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October 6, 2022

These Two Founders Used the Pandemic as a Time to Regroup. Now, They Say, They’re Ready for Anything

These Two Founders Used the Pandemic as a Time to Regroup. Now, They Say, They’re Ready for Anything

Most business owners know they need to plan for uncertainty, and these days, that’s all the more true.

During a recent Meta Small Business Studios event in Columbus, Ohio, I asked two business owners about their plans and advice for trying times. Here are their top tips.

Diversify your revenue streams.

Both April Hancock and Kevin Lloyd–the founders, respectively, of retailer JaeLuxe Shoetique and entertainment company MYLE–pointed to the importance of diversifying revenue streams. So when the unexpected hits, you’ll have a backup plan.

Lloyd described how diversifying his revenue streams with virtual events during the pandemic helped keep the business going. It’s about “meeting people where they are, whether that’s at home, or out and about.” Businesses have to be flexible and fluid, he notes, and ready to adjust based on what the market is telling them to do.

Hancock, who started her business as online only in 2014, agrees that being able to pivot in a pinch is key. While she was forced to essentially close down her physical location in Beavercreek, Ohio during the pandemic, converting back to strictly online was not a problem. 

“We already had the infrastructure in place so all we did was set back time,” says Hancock. She focused her efforts on improving the user experience of her online store, making it more accessible. She also put metrics in place to offer online pickup at the store location, which is still a thriving part of the business even though her retail location is back in full force. And she adjusted her inventory to reflect the changing priorities of her customers, such as re-upping on lounge wear. Overall, she says, the company tripled its sales during the pandemic.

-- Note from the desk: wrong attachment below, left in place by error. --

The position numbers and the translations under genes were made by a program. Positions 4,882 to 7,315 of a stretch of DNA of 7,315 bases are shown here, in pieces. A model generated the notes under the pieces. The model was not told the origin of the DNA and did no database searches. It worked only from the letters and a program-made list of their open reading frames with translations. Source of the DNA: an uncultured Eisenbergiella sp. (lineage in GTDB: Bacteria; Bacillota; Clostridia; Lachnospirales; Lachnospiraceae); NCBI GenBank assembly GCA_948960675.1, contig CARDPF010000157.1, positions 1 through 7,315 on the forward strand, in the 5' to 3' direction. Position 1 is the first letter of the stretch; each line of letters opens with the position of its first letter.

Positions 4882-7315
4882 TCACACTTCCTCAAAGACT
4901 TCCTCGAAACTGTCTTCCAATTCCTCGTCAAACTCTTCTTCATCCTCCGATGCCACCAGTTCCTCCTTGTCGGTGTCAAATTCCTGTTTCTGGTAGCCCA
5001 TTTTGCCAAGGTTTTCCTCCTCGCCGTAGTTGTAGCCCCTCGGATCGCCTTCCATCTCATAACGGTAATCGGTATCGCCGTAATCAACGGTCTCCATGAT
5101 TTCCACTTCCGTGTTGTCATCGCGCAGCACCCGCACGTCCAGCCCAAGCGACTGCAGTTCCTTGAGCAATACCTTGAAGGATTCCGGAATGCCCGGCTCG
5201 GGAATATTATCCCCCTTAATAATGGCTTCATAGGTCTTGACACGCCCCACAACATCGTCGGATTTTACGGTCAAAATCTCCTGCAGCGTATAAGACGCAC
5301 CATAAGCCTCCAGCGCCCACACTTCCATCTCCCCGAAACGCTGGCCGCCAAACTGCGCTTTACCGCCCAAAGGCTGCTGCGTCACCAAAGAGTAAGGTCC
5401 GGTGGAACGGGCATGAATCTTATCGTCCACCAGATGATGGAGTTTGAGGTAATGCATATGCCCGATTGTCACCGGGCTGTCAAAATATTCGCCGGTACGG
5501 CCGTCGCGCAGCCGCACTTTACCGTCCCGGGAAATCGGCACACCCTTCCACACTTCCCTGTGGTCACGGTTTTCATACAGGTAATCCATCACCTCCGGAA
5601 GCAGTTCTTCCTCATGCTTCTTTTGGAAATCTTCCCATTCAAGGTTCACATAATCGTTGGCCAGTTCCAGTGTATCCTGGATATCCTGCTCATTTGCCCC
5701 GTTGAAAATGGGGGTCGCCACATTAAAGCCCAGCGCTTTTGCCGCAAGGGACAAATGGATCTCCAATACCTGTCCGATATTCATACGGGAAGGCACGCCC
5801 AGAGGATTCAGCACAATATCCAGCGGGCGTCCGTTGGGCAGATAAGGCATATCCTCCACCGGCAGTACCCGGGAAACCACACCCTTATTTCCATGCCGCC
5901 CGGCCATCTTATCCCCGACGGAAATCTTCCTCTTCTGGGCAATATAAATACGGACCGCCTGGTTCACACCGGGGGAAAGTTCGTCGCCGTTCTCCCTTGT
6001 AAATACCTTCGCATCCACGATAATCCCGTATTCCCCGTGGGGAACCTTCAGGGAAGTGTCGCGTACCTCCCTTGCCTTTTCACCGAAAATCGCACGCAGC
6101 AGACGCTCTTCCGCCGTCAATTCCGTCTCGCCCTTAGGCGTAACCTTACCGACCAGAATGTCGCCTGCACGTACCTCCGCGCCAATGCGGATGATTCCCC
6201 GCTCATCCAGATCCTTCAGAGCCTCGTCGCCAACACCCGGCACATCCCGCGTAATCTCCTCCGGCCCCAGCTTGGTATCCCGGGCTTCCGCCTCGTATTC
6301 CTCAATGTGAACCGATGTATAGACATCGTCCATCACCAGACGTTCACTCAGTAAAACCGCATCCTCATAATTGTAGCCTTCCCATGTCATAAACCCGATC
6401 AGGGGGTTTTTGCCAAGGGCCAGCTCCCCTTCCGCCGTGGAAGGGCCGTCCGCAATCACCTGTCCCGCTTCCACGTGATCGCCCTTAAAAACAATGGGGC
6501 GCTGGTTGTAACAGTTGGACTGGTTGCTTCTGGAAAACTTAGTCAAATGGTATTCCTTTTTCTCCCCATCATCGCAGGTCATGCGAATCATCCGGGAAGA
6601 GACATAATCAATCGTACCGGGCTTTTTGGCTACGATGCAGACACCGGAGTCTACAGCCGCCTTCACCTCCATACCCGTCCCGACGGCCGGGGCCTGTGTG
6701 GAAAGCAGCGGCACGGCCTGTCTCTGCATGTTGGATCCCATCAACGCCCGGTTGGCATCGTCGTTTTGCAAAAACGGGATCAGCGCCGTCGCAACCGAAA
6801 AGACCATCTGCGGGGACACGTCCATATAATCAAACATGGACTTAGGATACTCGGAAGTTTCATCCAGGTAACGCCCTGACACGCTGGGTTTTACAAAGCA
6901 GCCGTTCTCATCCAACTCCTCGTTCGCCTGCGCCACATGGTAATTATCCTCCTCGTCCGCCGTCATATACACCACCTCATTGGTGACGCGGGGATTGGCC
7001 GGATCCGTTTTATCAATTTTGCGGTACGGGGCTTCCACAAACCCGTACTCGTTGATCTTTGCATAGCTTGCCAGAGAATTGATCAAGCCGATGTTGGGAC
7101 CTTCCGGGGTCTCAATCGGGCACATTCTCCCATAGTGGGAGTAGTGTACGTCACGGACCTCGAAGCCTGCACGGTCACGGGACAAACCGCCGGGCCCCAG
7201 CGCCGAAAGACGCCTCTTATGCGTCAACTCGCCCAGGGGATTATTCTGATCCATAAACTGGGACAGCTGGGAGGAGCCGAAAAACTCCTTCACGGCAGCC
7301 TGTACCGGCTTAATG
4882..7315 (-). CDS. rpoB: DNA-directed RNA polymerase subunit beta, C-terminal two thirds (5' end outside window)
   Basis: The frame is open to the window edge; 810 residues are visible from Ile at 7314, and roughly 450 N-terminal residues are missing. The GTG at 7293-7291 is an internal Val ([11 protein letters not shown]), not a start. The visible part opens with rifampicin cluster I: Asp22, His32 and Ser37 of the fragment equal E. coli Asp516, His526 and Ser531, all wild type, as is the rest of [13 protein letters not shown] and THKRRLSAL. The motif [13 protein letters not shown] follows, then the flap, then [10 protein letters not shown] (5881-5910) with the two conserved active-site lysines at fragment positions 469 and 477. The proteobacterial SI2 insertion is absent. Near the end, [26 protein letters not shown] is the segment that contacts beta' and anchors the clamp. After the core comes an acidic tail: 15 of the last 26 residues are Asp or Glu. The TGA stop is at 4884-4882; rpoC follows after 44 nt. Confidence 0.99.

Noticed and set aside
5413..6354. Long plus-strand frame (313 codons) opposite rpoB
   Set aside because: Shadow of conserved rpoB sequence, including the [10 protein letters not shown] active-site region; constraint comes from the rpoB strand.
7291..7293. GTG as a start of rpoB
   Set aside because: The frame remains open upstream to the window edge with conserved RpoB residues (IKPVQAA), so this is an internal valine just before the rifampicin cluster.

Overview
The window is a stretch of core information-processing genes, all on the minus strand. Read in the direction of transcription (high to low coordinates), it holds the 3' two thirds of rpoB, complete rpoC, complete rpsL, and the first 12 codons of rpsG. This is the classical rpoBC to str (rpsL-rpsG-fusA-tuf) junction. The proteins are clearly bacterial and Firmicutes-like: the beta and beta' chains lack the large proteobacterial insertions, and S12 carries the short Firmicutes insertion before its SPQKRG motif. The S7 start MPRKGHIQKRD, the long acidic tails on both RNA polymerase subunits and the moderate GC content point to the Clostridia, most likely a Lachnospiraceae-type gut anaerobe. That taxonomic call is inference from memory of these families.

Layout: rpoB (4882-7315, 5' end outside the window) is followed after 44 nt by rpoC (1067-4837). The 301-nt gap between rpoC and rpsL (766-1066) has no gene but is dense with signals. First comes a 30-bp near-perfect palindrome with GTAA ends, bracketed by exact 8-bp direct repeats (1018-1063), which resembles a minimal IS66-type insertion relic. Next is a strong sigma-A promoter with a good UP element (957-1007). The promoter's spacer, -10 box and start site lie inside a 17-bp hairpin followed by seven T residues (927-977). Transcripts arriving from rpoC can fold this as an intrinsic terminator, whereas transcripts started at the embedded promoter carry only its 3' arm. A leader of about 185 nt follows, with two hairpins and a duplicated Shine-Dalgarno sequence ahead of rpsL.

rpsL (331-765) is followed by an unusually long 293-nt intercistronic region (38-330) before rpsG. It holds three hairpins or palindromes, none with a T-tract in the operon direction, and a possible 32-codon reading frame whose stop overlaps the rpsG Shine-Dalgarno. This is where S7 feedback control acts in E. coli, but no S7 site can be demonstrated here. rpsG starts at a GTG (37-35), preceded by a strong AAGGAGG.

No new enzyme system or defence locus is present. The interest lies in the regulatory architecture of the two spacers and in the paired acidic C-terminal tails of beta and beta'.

When business is down, focus on making connections.

For Lloyd, the pandemic was quite a different experience. Since his company is focused on helping customers find events to attend, business halted seemingly overnight. But that didn’t stop him from building on the connections he previously made with clients in the entertainment industry.

“Because of the relationships we do have with a lot of promoters, a lot of venue owners, we stayed close to what was actually going on, what was taking place,” says Lloyd. 

He focused on reaching out, getting in touch with partners, doing virtual calls and meetings to stay engaged and up-to-date. When the pandemic subsided and people began to come back, he was ready. Similar to Hancock, he also took the opportunity to build out the MYLE platform–given the feedback he got from customers and clients. Between July and August of this year, his company had listed nearly 20,000 events on its platform.

Hancock took time to connect with customers too. She notes that she personally looks at each message that comes through over social media and often personally responds to customers. That degree of touch helps give her a good overall picture of any pain points that arise, during the pandemic and beyond.

“A lot of businesses will tell customers they have to send a formal email or call a support hotline. I answer customers over DM all the time,” says Hancock. “If they ask about a product, I’ll answer or send them a video of it. I’ve made sales from other businesses who don’t want to answer their customers.”

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